Data Mining Development

AI code-writing assistant that understands data content and generates code

Recently I’ve encountred a client that predicts “in 6 month AI will be able to do much coding instead of man”.

…in years you’ll be able to on the fly, ask the AI to purchase a server, or create a website with X website builder… and basically, I bet it will write code on the fly on your demand where it connects to these tool’s APIs to really make things happen. It could do this now for some easy stuff but it’s unreliable and will mess up.

Now we’ve ancountered a interesing public repo, called Sketch. It’s AI code-writing assistant for Pandas (Python) users.

Sketch a Python library allowing to assist with code-writing for Data Mining. It allows a “standard” (hypothetical) data-analysis workflow, showing a Natural Language interace that successfully navigates many tasks in the data stack landscape. It’s

How it works

Sketch uses efficient approximation algorithms (data sketches) to quickly summarize your data, and feed that information into language models. Right now it does this by summarizing the columns and writing these summary statistics as additional context to be used by the code-writing prompt. In the future we hope to feed these sketches directly into custom made “data + language” foundation models to get more accurate results.

Main functionality

  1. sketch.ask

Ask is a basic question-answer system on sketch, this will return an answer in text that is based off of the summary statistics and description of the data.

! pip install sketch

Eg. we have loaded a certain data set in memory:

import sketch
import pandas as pd
sales_data = pd.read_csv("")

<class 'pandas.core.frame.DataFrame'>
RangeIndex: 185950 entries, 0 to 185949
Data columns (total 8 columns):
 #   Column            Non-Null Count   Dtype  
---  ------            --------------   -----  
 0   Order ID          185950 non-null  int64  
 1   Product           185950 non-null  object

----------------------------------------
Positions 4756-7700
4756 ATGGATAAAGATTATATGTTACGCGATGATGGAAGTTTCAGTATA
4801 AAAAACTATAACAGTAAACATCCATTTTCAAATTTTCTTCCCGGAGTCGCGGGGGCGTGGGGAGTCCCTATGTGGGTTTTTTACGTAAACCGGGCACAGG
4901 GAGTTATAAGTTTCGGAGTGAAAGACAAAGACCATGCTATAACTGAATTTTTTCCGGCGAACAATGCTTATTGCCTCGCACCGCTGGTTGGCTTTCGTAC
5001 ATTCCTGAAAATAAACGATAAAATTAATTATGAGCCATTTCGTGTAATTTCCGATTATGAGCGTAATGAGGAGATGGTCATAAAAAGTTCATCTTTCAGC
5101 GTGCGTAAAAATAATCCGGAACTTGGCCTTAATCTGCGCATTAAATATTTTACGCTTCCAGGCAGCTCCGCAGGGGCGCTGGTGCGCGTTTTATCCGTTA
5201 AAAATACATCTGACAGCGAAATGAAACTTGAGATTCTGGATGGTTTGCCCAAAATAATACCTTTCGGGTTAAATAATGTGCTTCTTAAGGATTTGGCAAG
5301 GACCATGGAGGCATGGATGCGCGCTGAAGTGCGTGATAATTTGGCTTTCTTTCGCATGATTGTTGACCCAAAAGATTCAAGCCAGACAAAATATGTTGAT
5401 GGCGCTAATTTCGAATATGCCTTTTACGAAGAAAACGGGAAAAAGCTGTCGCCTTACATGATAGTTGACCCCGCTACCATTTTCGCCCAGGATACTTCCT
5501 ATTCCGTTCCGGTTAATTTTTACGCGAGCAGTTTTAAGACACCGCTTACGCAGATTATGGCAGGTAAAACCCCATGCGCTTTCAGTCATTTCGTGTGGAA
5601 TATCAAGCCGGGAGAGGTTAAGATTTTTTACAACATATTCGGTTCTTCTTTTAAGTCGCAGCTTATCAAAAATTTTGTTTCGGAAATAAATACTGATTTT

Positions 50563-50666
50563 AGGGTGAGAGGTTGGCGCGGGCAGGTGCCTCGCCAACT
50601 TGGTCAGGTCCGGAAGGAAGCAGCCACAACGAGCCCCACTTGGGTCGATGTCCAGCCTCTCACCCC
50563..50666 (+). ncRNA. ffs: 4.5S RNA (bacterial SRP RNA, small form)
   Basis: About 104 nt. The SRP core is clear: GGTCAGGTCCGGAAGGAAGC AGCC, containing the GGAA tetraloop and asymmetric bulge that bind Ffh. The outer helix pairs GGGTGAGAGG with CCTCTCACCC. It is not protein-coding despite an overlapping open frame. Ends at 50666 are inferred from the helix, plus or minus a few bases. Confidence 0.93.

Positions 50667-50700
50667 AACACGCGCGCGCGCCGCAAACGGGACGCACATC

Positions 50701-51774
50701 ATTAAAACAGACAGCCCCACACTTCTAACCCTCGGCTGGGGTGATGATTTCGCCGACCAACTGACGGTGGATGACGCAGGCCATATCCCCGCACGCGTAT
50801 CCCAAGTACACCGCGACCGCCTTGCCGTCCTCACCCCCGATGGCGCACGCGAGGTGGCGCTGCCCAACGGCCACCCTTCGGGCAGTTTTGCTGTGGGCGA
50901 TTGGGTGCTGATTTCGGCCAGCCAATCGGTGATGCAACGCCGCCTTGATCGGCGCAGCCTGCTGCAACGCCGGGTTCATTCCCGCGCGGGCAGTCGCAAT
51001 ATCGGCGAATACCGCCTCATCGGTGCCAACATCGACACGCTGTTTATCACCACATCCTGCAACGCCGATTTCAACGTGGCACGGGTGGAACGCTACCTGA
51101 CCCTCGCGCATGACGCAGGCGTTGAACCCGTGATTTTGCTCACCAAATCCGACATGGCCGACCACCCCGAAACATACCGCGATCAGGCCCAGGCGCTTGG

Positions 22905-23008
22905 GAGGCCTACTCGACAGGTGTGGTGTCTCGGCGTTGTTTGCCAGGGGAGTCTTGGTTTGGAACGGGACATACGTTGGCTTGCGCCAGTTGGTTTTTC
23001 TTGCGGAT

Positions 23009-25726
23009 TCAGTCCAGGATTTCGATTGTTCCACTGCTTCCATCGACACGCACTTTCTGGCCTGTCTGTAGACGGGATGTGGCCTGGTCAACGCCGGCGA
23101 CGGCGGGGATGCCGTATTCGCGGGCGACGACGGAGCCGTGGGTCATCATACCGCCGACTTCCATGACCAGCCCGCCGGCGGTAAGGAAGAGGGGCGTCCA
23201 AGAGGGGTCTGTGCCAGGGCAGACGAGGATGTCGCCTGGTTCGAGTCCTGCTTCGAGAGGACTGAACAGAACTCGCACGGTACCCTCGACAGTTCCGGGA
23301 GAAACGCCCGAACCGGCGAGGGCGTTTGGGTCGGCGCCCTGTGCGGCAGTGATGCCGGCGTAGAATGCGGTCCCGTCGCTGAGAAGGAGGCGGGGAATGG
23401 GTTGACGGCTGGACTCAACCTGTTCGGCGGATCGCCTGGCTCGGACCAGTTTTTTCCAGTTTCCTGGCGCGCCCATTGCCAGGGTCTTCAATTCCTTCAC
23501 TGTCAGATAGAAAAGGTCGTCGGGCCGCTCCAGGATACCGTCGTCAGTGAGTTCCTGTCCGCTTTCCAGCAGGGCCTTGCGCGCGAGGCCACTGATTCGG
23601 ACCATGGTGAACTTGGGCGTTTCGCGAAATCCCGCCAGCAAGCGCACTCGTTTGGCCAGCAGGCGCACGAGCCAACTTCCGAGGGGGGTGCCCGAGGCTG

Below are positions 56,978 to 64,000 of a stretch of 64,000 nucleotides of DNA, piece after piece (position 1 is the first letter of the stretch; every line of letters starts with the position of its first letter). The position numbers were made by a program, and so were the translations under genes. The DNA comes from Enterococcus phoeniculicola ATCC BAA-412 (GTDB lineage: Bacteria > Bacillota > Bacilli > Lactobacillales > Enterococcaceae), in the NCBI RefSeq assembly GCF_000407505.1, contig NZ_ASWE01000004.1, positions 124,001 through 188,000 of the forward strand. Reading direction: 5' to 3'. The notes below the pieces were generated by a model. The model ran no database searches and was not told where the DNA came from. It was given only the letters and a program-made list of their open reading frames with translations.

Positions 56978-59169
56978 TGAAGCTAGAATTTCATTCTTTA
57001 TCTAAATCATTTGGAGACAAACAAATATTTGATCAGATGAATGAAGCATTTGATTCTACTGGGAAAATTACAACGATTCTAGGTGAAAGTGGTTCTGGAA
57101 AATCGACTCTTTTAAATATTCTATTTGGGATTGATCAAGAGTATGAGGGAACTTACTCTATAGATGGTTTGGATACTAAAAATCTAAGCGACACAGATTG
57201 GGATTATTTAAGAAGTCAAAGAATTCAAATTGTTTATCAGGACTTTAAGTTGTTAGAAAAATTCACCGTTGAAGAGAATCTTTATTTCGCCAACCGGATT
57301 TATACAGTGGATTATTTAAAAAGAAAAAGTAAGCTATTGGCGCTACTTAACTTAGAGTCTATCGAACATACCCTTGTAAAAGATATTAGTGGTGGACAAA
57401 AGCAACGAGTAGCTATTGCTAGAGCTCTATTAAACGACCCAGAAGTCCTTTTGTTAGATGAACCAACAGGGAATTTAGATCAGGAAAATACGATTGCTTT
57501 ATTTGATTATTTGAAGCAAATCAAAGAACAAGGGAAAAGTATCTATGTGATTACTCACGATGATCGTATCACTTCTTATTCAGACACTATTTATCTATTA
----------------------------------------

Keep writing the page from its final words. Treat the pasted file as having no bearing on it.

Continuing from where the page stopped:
2   Quantity Ordered  185950 non-null  float64
 3   Price Each        185950 non-null  float64
 4   Order Date        185950 non-null  object 
 5   Purchase Address  185950 non-null  object 
 6   Credit Card       185950 non-null  object 
 7   SSN               185950 non-null  object 
dtypes: float64(2), int64(1), object(5)
memory usage: 11.3+ MB

So , the Sketch might be asked a particular data-wise question:

df.sketch.ask("Which columns are integer type?")   

reply being the following

The columns that are integer type are: Order ID, Quantity Ordered, and Index.

2. sketch.howto

The basic “code-writing” prompt in Sketch. This will return a code-block you should be able to copy paste and use as your coding starting point. Eg.:

sales_data.sketch.howto("Plot the sales versus time")

It’ll generate the following code:

# import libraries
import matplotlib.pyplot as plt
import pandas as pd

# read the dataframe
df = pd.read_csv('sales_data.csv')

# convert the Order Date column to datetime format
df['Order Date'] = pd.to_datetime(df['Order Date'])

# create a new column for the month of the order date
df['Month'] = df['Order Date'].dt.month

# group by month and sum up the total sales for each month
monthly_sales = df.groupby('Month').sum()['Quantity Ordered']

# plot the sales versus time 
plt.title('Sales versus Time')

As we run the code, replacing line 6 with df=sales_data, the result is the following:

See the examples at the video on the github repo page.


It is a more advanced prompt that is more useful for data generation. Use it to parse fields, generate new features, and more, eg.:

df['review_keywords'] = df.sketch.apply("Keywords for the review [{{ review_text }}] of product [{{ product_name }}] (comma separated):")

GPT-3 based

The Sketch is based with GPT-3.

GPT-3 is the third generation of the GPT  (Generative Pre-training Transformer) series. With over 175 billion parameters, it is significantly larger and more powerful than its predecessors. 


There is Sketch palyground with examples at the Google colab.


As the AI grows in its capabilities we’ll see more code-writing tools. As to my Machine Learning endeavours I’d gladly apply Sketch for Data mining problems.

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